Our fifth-annual spotlight profiles select professionals thirty-five years old or younger who are enjoying their careers in the sign industry—whether through management, design, production, or installation. These are their stories, their projects, and their challenges, as well as their thoughts about the industry in general.
Brady Haag, 31, is the co-founder and creative director of Project Content, LLC, a company that helps sign dealers and their end-users elevate their digital signage content game.
Project Content develops software for simple and effective, editable templates for outdoor digital signage across the country. Some of their big clients include Arbys, Applebees, Chicken Express, and hundreds more.
“Our software allows non-experienced EMC owners to look pro by using our professionally designed templates and simply changing the messaging to better suit their needs,” he says.
Haag has been in the digital sign industry for a little over six-and-a-half years now, being recruited straight into this field after receiving a degree in Interactive, Digital & 3D Technology from Butler Community College in El Dorado, Kansas. He was hired by Next LED Signs to create content for LED displays across the country and then advanced to designing the actual sign structures themselves.
At Project Content, Haag is ecstatic to be able to help elevate the brand and advertising of his clients. “My work has been seen in Times Square on the NASDAQ Billboard, The Windstar Casino in Texas, and on one of the biggest LED Displays in Chicago,” he says.
Haag finds that content remains a prevalent issue when it comes to the operation of digital sign displays. “Businesses love the idea of having their own LED display and being able to promote their products, but many times they fail to use it correctly,” he says. “They are essentially purchasing a black box, but this expensive black box is only as good as the content that is on it.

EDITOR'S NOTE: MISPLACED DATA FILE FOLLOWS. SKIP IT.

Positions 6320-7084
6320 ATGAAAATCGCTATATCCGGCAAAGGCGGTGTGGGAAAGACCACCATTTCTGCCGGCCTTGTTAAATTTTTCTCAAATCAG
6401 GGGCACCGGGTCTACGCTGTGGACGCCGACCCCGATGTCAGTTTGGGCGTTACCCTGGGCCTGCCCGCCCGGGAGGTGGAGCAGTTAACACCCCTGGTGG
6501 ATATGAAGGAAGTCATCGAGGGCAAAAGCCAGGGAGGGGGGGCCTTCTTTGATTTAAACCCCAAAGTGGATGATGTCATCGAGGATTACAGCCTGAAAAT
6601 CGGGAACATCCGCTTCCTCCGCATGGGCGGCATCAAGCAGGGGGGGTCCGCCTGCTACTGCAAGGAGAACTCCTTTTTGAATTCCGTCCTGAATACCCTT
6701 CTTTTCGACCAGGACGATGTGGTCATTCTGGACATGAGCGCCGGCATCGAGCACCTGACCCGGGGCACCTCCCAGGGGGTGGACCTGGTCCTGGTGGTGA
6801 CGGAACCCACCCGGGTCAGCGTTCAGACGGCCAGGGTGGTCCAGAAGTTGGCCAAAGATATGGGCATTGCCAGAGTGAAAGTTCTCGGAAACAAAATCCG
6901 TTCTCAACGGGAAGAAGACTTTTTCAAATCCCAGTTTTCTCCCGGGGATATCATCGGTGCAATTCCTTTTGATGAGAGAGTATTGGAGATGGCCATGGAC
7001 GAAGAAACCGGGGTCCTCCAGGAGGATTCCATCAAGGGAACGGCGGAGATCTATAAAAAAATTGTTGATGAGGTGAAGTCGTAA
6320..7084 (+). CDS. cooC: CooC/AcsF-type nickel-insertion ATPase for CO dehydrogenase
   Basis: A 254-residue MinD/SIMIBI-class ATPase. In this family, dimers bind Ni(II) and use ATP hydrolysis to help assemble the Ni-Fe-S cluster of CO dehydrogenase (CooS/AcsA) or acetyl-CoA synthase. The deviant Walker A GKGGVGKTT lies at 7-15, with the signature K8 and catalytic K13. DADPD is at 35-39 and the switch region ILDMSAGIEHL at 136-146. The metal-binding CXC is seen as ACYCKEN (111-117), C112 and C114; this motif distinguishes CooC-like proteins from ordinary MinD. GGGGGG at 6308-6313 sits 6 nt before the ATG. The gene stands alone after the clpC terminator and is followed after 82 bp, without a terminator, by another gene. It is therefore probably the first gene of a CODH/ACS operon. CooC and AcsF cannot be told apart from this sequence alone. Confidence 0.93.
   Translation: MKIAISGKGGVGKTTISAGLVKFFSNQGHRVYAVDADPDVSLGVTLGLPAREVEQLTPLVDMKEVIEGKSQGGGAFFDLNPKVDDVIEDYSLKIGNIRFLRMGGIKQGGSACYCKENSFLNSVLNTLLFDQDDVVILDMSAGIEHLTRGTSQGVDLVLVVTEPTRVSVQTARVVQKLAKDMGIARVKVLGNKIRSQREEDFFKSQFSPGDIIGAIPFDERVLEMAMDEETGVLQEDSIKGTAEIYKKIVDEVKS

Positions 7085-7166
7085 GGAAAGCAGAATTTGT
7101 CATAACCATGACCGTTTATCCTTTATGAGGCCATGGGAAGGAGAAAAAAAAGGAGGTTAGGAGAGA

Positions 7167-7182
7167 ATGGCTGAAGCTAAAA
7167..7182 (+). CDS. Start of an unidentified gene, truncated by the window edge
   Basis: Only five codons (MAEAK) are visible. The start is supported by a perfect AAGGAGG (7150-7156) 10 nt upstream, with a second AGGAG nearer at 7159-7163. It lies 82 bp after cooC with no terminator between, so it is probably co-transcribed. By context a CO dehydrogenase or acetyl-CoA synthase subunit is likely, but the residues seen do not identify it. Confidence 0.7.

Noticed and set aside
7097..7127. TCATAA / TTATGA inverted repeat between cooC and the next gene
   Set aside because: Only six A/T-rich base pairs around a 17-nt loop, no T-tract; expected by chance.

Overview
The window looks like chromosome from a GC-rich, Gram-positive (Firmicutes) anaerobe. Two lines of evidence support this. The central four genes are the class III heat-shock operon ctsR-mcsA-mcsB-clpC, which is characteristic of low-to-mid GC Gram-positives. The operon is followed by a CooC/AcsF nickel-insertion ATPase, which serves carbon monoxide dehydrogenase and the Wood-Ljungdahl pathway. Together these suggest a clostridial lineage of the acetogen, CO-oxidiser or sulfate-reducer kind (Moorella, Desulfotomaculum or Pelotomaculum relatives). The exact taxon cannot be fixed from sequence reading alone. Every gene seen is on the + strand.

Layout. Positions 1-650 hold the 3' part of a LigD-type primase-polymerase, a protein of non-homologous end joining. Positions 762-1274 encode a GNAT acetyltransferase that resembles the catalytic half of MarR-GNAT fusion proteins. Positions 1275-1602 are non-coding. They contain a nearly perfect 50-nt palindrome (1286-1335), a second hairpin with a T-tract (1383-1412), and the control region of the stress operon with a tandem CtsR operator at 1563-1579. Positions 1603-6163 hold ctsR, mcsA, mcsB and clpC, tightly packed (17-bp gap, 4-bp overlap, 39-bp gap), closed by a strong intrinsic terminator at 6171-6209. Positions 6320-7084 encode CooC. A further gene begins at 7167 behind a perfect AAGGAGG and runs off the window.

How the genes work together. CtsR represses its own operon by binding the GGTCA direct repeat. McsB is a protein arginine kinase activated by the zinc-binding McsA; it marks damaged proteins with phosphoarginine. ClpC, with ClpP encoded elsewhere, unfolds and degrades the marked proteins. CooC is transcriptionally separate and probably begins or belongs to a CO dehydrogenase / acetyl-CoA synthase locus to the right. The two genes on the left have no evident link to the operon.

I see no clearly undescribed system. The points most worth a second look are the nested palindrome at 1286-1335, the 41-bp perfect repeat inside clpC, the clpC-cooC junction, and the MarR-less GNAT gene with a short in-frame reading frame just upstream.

“We need to better educate them and give them better resources to be successful and see a greater return on their investment. This goes for sign shops and dealers as well. Having their work (their signs) look amazing with great content is the best marketing tool for them.”
Meanwhile, when not working at Project Content, Haag teaches a class in “Interactive Digital Signage” as an adjunct professor at his alma mater, Butler Community College. “I love educating my students on the value of signage and having good content practices,” he says.
Haag believes young sign makers are imperative to have on staff at a company. “It’s easy to get stuck in our ways with certain things,” he says. “Having someone fresh and young can help us see things from a different perspective, as well as keep up with new trends.”
While Haag loves being at this forefront, he has discovered the sign industry is constantly changing. “I have learned to be adaptable. Things do not always go as planned,” he says. “Being able to pivot and make adjustments to fit that specific job is crucial, especially in the signage world.”
With all the success he has achieved, the funny thing is that Haag never really considered the sign industry as a career choice until he become involved in it. “I thought it would be a stepping stone into my actual career in graphic design,” he says. “It turns out I was wrong. I fell in love with the industry and couldn’t be happier with my decision.”
He feels the sign industry needs to be publicized more to the mainstream media and college students, especially when it comes to attracting more young people to it. “I believe publicizing all the different positions in the industry could help as well,” says Haag, “meaning that it’s not just sign design and installers that make up this career field.”